In April, GM will launch the next generation of its Chevrolet Impala onto the North American market, but the all-new 2014 model won't tread alone, as the Detroit carmaker plans to continue production of the current 2013 Impala until next spring.
The reason why GM will offer both vehicles has to do with the sales mix of the current Impala and a change of strategy for the redesigned model. To explain, the older Impala is a big success among car-rental companies and fleet buyers, with around 75 percent of the 169,351 Impalas sold last year landing in the hands of these type of buyers.
"The Impala has become more of a fleet car over the last several years, and this allows us to continue to meet that demand for our fleet customers," Chevrolet marketing chief Chris Perry explained to Autonews.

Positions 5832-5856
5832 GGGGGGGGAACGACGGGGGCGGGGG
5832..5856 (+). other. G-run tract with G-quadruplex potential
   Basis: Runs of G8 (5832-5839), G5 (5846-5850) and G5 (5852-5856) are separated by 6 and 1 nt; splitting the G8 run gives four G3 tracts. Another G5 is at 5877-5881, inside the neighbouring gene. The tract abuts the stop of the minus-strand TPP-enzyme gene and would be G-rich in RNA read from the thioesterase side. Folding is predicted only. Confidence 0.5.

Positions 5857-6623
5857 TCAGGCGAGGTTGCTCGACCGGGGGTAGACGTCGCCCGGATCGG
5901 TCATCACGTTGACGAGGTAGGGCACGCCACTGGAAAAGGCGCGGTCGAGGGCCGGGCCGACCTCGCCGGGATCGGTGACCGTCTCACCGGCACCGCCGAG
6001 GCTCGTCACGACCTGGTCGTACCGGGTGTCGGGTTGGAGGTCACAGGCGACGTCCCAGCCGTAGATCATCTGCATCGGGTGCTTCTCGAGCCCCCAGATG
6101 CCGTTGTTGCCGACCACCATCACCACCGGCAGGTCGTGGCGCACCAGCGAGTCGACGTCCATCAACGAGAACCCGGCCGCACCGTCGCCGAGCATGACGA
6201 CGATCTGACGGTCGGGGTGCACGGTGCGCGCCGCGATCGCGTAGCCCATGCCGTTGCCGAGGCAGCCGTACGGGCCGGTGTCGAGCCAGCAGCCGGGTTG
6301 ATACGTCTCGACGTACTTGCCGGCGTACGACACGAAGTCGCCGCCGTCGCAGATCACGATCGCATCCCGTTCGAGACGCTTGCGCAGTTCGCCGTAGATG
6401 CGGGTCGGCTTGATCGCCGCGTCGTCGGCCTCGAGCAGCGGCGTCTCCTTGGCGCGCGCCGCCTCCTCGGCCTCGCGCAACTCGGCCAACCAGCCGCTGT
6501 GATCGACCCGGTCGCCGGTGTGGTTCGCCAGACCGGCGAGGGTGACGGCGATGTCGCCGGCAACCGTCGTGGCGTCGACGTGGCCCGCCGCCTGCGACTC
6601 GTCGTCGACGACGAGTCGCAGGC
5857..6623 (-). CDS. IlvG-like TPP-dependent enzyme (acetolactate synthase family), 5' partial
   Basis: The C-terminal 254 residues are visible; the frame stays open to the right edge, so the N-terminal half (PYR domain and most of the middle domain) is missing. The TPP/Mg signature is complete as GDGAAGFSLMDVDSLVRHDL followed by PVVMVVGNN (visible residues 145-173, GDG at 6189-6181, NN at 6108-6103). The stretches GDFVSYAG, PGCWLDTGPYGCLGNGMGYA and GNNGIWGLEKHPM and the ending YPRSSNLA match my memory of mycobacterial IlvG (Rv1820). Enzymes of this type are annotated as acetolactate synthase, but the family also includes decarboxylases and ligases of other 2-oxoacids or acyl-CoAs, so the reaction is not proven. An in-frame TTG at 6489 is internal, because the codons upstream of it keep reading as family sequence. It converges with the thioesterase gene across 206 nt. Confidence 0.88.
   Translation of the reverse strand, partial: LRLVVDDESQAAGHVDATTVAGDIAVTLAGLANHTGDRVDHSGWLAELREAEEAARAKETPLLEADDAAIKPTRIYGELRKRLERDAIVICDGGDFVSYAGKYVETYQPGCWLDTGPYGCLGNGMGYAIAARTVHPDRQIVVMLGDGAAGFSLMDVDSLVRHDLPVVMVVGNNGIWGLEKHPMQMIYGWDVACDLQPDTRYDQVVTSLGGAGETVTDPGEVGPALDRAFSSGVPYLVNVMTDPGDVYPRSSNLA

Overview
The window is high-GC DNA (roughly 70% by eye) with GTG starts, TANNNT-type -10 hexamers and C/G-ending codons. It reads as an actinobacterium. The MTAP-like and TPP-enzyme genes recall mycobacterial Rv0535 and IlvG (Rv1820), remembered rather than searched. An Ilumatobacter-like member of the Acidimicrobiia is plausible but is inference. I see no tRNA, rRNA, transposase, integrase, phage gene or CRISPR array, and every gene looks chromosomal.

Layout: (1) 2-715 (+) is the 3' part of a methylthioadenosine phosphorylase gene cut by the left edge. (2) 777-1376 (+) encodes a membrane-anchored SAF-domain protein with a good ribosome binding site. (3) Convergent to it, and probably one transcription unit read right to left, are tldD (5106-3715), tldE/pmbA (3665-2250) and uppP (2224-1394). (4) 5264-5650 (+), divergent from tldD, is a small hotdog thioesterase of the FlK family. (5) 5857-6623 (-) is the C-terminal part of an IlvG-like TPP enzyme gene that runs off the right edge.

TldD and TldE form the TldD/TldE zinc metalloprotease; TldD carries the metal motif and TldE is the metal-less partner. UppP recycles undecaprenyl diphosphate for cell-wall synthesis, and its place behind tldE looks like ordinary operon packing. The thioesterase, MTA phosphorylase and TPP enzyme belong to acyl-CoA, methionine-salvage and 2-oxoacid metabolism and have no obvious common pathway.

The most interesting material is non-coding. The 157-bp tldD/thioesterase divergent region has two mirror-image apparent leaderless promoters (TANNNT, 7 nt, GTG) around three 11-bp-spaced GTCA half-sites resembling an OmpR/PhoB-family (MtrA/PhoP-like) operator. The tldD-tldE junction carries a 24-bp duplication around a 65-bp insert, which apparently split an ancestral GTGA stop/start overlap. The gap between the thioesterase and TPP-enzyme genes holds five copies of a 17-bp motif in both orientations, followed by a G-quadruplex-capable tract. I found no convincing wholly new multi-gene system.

With the new 2014 Impala, GM wants to move away from the rental and fleet car business. "Fleet will go down, but retail will go up," said Perry. What does this mean in numbers? About 70 percent retail sales and only 30 percent fleet, according to Perry.
It's no doubt a tough call for GM, as to retain the same sales numbers as last year, it would have to deliver about 119,000 examples of the 2014 Impala that starts from $27,535 in the U.S. (from CA$28,445 in Canada) to individual customers, which is probably near impossible. Last year, the combined retail and fleet sales of the Toyota Avalon, Nissan Maxima and Ford Taurus were 164,000 units.